Young composer’s dream comes true, as acclaimed orchestra performs his workBy Jennifer Carnig
Yao Chen is awe-struck. For the first time in his life, an orchestra just performed one of his compositions. It was not just any orchestra, either: It was the St. Paul Chamber Orchestra, the only full-time professional chamber orchestra in the country and one of the best in the world.
“This is just overwhelmingly amazing,” said Yao, a fifth-year doctoral composition student in Music. “I don’t think I’ve ever been so inspired. It’s just so wonderful.”
Yao, who gave the musicians a composition called Two Poems, sat on the stage in Mandel Hall as the 34-member orchestra learned his music and performed it again and again. Aside from the few times he jumped up to work with a bass player or a percussionist—just to make sure they knew exactly what sounds he was looking for—Yao got to sit back and listen. “A dream come true,” he said.
That dream was made possible through the St. Paul Chamber Orchestra’s three-year-residency at the University. Hosted by the University of Chicago Presents, the University’s professional concert series, the SPCO is now in the middle of its first year at Chicago. In addition to performing world-class concerts, the SPCO musicians also are teaching music education in three South Side elementary schools and coaching student musicians and composers.
“This is truly a once-in-a-lifetime experience for our students,” said Cathy Sweitzer, Director of Communications for the University of Chicago Presents. “The opportunity for these young composers to write for a chamber orchestra and then to hear their works performed and critiqued by one of the best chamber orchestras in the world is really a rare and valuable gift.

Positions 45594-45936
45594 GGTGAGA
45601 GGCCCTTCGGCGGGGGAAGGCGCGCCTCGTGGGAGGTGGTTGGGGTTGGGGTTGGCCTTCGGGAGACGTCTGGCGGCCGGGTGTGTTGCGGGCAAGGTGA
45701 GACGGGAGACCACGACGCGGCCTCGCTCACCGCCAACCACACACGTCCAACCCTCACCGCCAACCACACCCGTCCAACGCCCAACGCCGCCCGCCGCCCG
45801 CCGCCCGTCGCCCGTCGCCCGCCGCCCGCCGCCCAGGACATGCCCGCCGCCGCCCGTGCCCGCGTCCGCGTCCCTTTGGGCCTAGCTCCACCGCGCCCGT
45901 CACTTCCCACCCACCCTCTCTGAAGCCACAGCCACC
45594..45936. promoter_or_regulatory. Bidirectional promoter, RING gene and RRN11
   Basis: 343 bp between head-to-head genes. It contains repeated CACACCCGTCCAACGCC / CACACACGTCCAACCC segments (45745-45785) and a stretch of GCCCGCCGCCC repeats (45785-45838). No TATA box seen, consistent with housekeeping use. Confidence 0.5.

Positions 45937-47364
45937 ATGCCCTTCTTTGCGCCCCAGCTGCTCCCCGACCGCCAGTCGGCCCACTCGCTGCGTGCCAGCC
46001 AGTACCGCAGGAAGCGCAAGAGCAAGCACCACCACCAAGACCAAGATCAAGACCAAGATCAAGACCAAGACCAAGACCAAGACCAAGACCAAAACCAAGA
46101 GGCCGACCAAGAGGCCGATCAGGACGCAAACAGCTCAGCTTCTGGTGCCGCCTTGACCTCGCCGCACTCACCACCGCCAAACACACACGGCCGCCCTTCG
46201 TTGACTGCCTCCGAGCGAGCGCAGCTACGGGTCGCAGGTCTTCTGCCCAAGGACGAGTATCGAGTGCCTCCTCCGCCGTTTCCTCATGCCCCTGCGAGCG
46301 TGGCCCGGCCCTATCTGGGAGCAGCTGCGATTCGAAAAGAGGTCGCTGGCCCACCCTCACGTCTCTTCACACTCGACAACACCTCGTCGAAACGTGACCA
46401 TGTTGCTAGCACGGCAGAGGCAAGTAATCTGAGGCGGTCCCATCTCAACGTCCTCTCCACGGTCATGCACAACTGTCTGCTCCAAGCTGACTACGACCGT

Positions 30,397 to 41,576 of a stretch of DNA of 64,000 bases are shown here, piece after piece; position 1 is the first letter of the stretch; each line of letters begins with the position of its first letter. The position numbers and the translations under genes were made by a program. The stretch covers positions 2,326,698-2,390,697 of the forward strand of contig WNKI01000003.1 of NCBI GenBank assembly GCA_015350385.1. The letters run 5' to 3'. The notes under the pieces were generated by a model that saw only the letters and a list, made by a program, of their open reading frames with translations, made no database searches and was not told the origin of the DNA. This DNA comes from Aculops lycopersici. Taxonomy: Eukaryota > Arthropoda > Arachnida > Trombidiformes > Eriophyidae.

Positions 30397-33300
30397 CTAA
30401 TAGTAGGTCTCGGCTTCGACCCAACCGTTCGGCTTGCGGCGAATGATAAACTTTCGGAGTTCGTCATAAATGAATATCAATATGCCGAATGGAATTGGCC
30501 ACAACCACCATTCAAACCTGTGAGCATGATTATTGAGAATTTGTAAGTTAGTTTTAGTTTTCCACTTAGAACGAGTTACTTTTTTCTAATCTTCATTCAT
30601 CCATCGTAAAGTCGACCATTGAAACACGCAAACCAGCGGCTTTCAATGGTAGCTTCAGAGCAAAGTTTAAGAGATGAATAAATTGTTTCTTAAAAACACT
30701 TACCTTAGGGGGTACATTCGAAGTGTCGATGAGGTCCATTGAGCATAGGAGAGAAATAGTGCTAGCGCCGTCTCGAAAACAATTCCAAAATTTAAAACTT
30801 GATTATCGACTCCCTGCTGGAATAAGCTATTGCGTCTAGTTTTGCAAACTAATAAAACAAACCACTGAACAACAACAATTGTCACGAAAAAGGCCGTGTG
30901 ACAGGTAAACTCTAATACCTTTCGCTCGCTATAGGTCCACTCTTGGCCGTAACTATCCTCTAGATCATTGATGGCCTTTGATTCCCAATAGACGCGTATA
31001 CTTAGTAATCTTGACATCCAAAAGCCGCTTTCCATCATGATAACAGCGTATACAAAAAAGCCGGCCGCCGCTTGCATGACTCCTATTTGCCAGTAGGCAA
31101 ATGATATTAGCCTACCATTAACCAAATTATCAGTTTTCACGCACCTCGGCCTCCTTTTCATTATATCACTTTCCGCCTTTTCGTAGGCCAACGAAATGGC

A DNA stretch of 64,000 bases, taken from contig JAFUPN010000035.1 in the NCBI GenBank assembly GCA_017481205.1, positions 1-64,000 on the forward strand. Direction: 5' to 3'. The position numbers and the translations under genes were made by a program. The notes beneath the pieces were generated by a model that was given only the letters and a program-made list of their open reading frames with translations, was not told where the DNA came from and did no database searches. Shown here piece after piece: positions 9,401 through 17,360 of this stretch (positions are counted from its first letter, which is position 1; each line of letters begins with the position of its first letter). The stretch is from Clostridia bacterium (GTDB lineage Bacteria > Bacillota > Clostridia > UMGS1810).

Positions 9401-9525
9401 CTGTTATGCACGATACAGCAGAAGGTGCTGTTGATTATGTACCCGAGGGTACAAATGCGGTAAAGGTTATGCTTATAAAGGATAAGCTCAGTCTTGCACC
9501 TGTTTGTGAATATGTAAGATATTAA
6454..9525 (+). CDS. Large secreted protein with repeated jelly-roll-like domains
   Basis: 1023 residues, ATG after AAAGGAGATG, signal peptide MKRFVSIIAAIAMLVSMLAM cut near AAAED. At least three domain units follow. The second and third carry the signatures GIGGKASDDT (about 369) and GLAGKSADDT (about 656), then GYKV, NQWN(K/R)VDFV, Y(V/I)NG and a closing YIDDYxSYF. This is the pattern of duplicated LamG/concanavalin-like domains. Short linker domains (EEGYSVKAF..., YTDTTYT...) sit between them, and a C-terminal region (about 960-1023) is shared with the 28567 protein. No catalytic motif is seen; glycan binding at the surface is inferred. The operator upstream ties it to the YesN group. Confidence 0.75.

“Students do not even get an opportunity like this at conservatories,” she added.
In addition to Yao, the SPCO members read works by student composers Ben Hartman, Allison Ogden and David Smooke. Cliff Colnot, the principal conductor for the University’s Contempo, as well as the Chicago Symphony Orchestra’s MusicNOW series, conducted the SPCO.
“It’s very difficult for composers in university settings to get access to performers of your level,” Colnot told the orchestra before the performances began. “Generally what happens is that they go around practice rooms at 11 o’clock at night, scavenging to find a clarinetist who will play for them. We’re so appreciative that musicians at your level are willing to do this.”
Colnot gave commands about dynamic levels and crescendo as the musicians made their way through the whimsical, almost dreamlike Two Poems. The string musicians alternated between bows and plucking while a vibraphone enhanced the mood. In the audience, a crowd of music students watched in awe, many sitting on the edge of their seats while the University’s three resident composers nodded approvingly as they shared in Yao’s excitement. Shulamit Ran, the Andrew MacLeish Distinguished Service Professor in Music; Kotoka Suzuki, Assistant Professor in Music; and Marta Ptaszynska, the Helen B. and Frank L. Sulzberger Professor in Music, all followed along on the over-sized, hand-written sheet music Yao gave them, smiling approvingly as the piece came alive.
Ptaszynska, an acclaimed opera composer and Yao’s composition instructor, explained that when she was a student at the Academy of Music in Warsaw, Poland, she worked with a full professional orchestra every week.
“That is how I can do what I do—I can hear the orchestra playing the notes as I write them,” she said. “But in this country, that opportunity does not exist. That’s why this is such a fantastic opportunity. It’s almost like 40 years ago in Poland. It’s a beautiful thing.”
In addition to helping current students better hear the music they are writing, Ptaszynska said the SPCO’s residency also has influenced a rise in applications.
“We’re getting some of the best applicants we have ever seen, and several of them mention this program as they are applying for their Ph.D.,” she said. “It really enforces our reputation as a world-class institution.”